They'll be rescuing Robeson's roadsides.
Picking up along the Perkiomen.
Foraging for foreign objects in French Creek.
Want to feel like you're part of a movement? Check out www.SchuylkillScrub.org, which is a new website aiming to bring the diverse spring waterway clean-up community into one big organized whole.
You've seen them. Come spring, they're out along the region's waterways, hauling tires or some such out of the muck. They're fanning out across parklands and traipsing the roadsides, picking up litter that would otherwise wash downhill into waterways.
About a dozen organizations from Philadelphia to Reading are teaming up for the SchuylkillScrub campaign. What they share is an interest in protecting the river.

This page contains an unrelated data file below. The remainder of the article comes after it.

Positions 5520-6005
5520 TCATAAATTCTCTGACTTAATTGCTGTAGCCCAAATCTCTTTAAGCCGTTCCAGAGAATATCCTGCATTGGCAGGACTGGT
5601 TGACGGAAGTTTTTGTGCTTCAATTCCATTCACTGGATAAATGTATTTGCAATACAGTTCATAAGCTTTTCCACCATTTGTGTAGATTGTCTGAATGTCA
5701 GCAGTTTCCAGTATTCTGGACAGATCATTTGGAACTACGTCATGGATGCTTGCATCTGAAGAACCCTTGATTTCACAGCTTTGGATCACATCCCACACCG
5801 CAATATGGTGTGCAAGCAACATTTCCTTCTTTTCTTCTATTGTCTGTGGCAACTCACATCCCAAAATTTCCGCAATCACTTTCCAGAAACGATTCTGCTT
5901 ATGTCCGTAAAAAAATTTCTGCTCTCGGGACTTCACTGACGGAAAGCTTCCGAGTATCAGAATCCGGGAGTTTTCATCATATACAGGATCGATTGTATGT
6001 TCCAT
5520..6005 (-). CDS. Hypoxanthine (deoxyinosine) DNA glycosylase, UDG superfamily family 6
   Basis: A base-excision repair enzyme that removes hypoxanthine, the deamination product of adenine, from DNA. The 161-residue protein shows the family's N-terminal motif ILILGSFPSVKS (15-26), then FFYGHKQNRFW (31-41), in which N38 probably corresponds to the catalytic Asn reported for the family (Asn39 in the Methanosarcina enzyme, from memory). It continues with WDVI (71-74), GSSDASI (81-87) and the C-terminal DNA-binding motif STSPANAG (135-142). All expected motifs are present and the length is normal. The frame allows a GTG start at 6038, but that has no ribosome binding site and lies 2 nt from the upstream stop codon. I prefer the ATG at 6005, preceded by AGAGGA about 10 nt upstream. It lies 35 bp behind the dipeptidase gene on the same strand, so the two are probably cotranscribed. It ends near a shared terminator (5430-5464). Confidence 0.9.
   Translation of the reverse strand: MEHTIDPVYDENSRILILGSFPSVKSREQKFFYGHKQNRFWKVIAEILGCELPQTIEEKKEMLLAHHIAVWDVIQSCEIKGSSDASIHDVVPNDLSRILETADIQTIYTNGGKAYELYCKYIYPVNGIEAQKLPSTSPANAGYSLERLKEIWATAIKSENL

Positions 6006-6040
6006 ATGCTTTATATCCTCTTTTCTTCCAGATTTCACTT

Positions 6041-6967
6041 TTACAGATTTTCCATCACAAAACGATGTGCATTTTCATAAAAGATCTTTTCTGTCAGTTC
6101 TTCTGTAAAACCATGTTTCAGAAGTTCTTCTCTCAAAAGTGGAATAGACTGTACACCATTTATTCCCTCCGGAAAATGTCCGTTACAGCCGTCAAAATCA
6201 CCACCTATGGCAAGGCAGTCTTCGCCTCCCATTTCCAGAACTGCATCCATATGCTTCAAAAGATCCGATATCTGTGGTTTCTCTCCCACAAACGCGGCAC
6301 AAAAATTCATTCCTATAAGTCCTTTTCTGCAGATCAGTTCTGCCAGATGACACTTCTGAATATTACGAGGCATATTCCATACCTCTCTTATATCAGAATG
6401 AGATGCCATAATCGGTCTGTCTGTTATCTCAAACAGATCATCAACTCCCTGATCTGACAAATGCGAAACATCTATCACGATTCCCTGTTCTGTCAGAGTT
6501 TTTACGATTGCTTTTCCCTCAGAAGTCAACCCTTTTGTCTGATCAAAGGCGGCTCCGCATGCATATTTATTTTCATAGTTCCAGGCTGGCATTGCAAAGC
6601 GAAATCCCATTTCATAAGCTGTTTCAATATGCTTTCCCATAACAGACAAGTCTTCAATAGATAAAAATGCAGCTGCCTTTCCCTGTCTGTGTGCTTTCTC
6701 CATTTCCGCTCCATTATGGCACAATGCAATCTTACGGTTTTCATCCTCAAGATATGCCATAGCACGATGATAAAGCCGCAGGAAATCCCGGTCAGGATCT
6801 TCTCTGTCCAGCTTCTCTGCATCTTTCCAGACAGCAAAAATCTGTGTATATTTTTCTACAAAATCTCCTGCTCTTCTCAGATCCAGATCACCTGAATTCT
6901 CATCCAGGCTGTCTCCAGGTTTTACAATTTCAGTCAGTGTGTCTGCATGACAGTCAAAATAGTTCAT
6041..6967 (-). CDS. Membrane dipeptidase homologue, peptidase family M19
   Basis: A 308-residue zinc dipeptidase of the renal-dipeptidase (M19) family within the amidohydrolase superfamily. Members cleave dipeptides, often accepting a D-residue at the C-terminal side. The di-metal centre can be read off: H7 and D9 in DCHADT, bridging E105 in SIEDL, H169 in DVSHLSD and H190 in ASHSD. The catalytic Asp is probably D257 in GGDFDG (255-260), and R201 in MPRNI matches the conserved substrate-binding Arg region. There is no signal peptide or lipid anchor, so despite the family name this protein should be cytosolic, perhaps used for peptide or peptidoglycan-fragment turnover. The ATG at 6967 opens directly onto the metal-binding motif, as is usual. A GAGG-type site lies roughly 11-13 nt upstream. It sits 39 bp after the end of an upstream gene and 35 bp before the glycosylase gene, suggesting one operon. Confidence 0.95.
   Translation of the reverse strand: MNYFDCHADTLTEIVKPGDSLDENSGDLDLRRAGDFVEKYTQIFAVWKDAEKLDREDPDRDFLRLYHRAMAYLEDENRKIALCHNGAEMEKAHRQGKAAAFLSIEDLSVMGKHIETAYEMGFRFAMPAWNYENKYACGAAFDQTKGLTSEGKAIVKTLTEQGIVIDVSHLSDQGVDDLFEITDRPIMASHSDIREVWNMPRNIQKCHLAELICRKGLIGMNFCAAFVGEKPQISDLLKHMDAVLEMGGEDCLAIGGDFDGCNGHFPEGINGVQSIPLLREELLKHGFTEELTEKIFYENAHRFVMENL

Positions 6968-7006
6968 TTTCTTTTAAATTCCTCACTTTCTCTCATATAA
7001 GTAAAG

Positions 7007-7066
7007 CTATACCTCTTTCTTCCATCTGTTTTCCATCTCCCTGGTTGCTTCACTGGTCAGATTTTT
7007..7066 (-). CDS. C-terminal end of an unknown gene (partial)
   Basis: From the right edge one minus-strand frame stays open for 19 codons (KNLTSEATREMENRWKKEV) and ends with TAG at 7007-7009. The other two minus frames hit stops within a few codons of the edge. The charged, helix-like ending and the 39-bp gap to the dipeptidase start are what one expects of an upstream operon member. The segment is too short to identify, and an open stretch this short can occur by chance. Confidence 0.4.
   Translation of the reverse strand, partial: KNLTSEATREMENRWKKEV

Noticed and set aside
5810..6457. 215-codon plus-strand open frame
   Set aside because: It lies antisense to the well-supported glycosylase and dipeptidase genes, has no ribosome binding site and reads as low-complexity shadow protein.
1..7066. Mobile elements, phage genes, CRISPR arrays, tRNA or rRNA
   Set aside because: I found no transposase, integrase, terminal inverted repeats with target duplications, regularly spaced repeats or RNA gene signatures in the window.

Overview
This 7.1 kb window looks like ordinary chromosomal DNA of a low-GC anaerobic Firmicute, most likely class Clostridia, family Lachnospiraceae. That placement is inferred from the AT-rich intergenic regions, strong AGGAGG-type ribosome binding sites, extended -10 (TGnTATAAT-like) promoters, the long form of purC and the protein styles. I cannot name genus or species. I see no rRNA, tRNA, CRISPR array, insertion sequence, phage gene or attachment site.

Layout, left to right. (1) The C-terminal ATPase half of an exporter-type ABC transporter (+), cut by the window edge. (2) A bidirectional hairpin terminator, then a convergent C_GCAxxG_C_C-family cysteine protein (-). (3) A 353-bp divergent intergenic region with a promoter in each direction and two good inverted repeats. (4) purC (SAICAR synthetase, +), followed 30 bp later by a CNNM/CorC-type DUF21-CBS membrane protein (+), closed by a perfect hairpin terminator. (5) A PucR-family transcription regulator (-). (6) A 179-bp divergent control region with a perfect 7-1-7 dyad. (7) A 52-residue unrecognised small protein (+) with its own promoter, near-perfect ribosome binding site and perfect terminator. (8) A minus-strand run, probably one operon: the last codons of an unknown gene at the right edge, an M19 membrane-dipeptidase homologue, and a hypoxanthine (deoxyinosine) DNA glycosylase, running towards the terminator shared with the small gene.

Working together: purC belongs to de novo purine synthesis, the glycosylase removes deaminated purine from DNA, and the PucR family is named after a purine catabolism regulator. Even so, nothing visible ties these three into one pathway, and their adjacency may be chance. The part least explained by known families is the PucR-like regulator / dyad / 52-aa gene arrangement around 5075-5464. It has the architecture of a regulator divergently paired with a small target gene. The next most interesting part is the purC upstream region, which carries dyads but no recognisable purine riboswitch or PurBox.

The idea behind it is to increase public participation in cleanups and create new ones. Organizers hope that with more coordinated effort, they can not only increase the amount of litter being removed, but also get better data on it.
"Community groups have cleaned up small areas near the Schuylkill for many years. However, most have little time or money to promote their events," said Coordinator Tom Davidock of the Schuylkill Action Network in a press release. "This campaign provides volunteer recruiters with a means to unite and improve their efforts so they are more effective, visible, and accountable to funders."
I'm always amazed at just how much trash the volunteers for these kinds of events find. I spent a morning along a Chester County road with a group of motorcycle women a few years ago, and we hauled bag after bag of stuff -- some of it unmentionable -- from the roadside brush.
The website lists events and tells how to get help -- in the form of gloves and safety vests from PennDOT, free trash disposal at a landfill, and so on.
The timing is supposed to be April 15 to May 31, but if you're i a park on June 1 and you see a discarded soda can, maybe you could pick it up anyway, yes?